This interview is for all who know that tough moral or political bind: between intellection and administration; between creative risk and bureaucratic necessity; between holding a radical critique of power and resisting cooptation in everyday life.
Music by Aviva and the Flying Penguins, Paul Myhrie, Aliyah Harris, and Akrasis (aka Mark McKee + Max Bowen)
Logo design by Emily Vinick
Co-hosted and co-produced by Tina Pippin and Lucia Hulsether
Rehearsing for Reality: Theater as Catalyst for Social Change
Get ready for a master class in Theater of the Oppressed! This month we welcome playwright, director, and author https://cardboardcitizens.org.uk/our-news/article/adrian-jackson-to-step-down-as-artistic-director/ (Adrian Jackson). Adrian is best known his role as the founder and longtime artistic director London-based theater and arts company https://cardboardcitizens.org.uk/who-we-are/manifesto/ (Cardboard Citizens), which is dedicated to working with and for people who have experienced homelessness and poverty. Come for the raucous theater games, stay for the organic wisdom and transformative potential that they unlock.
Co-hosts: Tina Pippin and Lucia Hulsether
Outro music by https://akrasis.bandcamp.com/ (Akrasis) (Max Bowen raps; Mark McKee beats)
DEFEND THE CLASSROOM! Building Power with Ira Shor
How should we collectively defend classrooms from the neoliberal assault on democratic praxis and critical pedagogies? What histories, traditions, and alliances should shape our tactics?
Renowned critical pedagogue and prolific theorist https://www.gc.cuny.edu/people/ira-shor (Ira Shor), Professor Emeritus at CUNY Graduate Center, joins us to discuss these questions--and to celebrate the 5th anniversary of Nothing Never Happens.
Ira Shor has produced several foundational works in the practice of critical pedagogy. Some of his books include Culture Wars, Critical Education and Everyday Life, Empowering Education, When Students Have Power, and, with Paulo Freire, A Pedagogy for Liberation. Ira has supported this podcast since he agreed to be our first-ever guest back in March 2017.
Music by Aviva and the Flying Penguins, Paul Myhrie, Aliyah Harris, and Akrasis (aka Mark McKee + Max Bowen).
Logo design by Emily Vinick.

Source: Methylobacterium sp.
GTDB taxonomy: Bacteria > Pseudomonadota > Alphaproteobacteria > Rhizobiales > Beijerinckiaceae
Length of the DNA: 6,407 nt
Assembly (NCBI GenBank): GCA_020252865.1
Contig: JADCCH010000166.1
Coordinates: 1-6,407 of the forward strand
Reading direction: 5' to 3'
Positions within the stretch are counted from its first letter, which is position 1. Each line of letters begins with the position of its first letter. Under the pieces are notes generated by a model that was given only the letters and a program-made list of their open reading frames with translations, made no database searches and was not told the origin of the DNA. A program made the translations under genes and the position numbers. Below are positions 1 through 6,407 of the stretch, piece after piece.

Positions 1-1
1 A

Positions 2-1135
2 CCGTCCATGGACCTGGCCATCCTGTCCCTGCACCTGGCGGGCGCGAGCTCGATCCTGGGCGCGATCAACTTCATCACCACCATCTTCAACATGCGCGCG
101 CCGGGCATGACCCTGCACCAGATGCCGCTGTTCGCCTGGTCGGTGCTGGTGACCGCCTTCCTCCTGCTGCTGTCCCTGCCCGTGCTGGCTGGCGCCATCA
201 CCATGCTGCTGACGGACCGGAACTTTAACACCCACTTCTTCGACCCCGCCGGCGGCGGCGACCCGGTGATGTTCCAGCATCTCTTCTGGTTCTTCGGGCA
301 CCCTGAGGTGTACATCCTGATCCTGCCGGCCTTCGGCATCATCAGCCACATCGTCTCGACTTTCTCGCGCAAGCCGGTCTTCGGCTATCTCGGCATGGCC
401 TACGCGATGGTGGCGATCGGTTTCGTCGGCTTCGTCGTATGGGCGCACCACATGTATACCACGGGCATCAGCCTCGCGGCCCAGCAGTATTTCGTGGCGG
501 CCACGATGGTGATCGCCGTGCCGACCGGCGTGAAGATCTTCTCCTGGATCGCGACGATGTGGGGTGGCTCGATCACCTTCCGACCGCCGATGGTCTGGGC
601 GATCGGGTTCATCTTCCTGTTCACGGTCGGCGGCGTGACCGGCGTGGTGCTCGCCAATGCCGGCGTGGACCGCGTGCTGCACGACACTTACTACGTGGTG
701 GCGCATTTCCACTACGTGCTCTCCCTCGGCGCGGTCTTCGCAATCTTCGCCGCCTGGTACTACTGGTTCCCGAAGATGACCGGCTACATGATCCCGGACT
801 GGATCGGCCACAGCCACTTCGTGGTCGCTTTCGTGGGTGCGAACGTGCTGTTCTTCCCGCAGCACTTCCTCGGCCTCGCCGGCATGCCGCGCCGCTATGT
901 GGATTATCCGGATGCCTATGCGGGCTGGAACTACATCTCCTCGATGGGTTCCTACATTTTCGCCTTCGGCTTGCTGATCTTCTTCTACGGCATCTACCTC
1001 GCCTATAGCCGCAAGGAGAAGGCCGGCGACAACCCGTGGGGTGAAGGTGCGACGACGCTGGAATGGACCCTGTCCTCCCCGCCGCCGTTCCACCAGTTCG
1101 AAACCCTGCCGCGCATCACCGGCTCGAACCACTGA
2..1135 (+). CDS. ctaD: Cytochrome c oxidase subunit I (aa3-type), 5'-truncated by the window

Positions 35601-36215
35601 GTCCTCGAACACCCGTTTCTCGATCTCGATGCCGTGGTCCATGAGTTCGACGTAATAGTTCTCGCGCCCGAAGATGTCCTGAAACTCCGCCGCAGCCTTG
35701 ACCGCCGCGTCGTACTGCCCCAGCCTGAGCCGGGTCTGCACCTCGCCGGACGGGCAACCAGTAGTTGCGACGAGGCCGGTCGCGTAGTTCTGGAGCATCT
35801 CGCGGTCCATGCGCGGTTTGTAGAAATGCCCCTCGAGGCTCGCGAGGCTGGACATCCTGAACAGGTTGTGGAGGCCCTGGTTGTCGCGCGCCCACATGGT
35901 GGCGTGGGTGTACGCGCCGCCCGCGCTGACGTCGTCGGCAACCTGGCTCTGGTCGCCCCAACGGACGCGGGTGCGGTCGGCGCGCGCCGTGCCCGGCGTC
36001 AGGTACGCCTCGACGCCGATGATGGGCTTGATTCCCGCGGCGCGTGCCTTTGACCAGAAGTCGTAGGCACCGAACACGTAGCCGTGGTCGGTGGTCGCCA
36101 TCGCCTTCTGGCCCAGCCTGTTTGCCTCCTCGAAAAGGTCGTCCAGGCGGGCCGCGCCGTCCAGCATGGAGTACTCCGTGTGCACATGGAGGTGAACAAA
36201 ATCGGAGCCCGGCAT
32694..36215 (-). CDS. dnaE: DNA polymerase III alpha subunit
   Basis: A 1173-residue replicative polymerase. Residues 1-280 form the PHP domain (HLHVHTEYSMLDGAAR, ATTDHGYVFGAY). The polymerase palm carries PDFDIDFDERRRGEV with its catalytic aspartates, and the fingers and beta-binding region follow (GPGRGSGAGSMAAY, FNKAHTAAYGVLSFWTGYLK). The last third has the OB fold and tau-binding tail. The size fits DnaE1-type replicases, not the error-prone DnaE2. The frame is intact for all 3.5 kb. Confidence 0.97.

Co-hosted and co-produced by Tina Pippin and Lucia Hulsether.
Liberatory Methods: On Teaching from the Knowledge in the Room
What does it look like for pedagogy to begin with the stories, hopes, and critiques that are already present in the classroom? How has this approach to education been practiced in movements for social transformation? What are its demands on teachers and learners?
In our January 2022 episode, teacher and author Stephen Preskill joins us to talk these questions and much more. Topics include balancing discrete political paradigms with democratic methods, the difference between integrative democratic practices and one-off pedagogical "tricks," and Preskill's new book Teaching in Black and White: Myles Horton and the Highlander Center's Vision for Social Justice.
a gem of teaching podcasts
This podcast is invaluable for educators looking to grow in the field of radical pedagogy and to build their social justice knowledge. It covers a range of issues in education (for example, grading, labor unions, theater pedagogy, abolition, environmental, writing and literacy programs) with a general focus on showing examples of teaching in democratic partnership with students and for social justice goals. I think it is special that the hosts met several years ago when one of them was a college freshman and she enrolled in a class the other host was teaching. Fast forward to now and they are both college faculty
I love Tina and Lucia!
They are a great team, and they help me think more clearly about my own teaching. I would like to go back to college to take a class with them!